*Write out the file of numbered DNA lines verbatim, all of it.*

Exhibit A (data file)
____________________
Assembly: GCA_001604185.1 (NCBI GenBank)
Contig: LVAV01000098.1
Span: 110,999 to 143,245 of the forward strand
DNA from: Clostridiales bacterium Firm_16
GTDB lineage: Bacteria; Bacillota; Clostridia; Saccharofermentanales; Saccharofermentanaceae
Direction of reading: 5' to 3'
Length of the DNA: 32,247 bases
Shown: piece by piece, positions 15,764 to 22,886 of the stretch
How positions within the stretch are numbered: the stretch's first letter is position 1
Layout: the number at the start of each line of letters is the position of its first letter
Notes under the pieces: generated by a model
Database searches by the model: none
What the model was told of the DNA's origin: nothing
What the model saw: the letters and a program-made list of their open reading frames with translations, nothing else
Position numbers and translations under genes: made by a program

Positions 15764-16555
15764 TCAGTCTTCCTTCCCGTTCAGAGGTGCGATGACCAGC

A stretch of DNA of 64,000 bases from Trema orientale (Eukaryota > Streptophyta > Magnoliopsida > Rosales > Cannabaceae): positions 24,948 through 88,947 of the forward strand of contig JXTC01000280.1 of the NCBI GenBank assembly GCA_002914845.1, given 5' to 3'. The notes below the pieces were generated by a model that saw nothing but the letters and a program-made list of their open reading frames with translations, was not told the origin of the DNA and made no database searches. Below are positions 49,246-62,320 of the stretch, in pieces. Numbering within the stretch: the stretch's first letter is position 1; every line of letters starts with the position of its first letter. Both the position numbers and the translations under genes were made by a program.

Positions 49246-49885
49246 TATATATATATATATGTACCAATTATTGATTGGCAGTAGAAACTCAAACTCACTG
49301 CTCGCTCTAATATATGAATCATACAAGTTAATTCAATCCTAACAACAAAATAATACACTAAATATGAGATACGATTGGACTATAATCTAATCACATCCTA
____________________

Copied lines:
Assembly: GCA_001604185.1 (NCBI GenBank)
Contig: LVAV01000098.1
Span: 110,999 to 143,245 of the forward strand
DNA from: Clostridiales bacterium Firm_16
GTDB lineage: Bacteria; Bacillota; Clostridia; Saccharofermentanales; Saccharofermentanaceae
Direction of reading: 5' to 3'
Length of the DNA: 32,247 bases
Shown: piece by piece, positions 15,764 to 22,886 of the stretch
How positions within the stretch are numbered: the stretch's first letter is position 1
Layout: the number at the start of each line of letters is the position of its first letter
Notes under the pieces: generated by a model
Database searches by the model: none
What the model was told of the DNA's origin: nothing
What the model saw: the letters and a program-made list of their open reading frames with translations, nothing else
Position numbers and translations under genes: made by a program

Positions 15764-16555
15764 TCAGTCTTCCTTCCCGTTCAGAGGTGCGATGACCAGC

A stretch of DNA of 64,000 bases from Trema orientale (Eukaryota > Streptophyta > Magnoliopsida > Rosales > Cannabaceae): positions 24,948 through 88,947 of the forward strand of contig JXTC01000280.1 of the NCBI GenBank assembly GCA_002914845.1, given 5' to 3'. The notes below the pieces were generated by a model that saw nothing but the letters and a program-made list of their open reading frames with translations, was not told the origin of the DNA and made no database searches. Below are positions 49,246-62,320 of the stretch, in pieces. Numbering within the stretch: the stretch's first letter is position 1; every line of letters starts with the position of its first letter. Both the position numbers and the translations under genes were made by a program.

Positions 49246-49885
49246 TATATATATATATATGTACCAATTATTGATTGGCAGTAGAAACTCAAACTCACTG
49301 CTCGCTCTAATATATGAATCATACAAGTTAATTCAATCCTAACAACAAAATAATACACTAAATATGAGATACGATTGGACTATAATCTAATCACATCCTA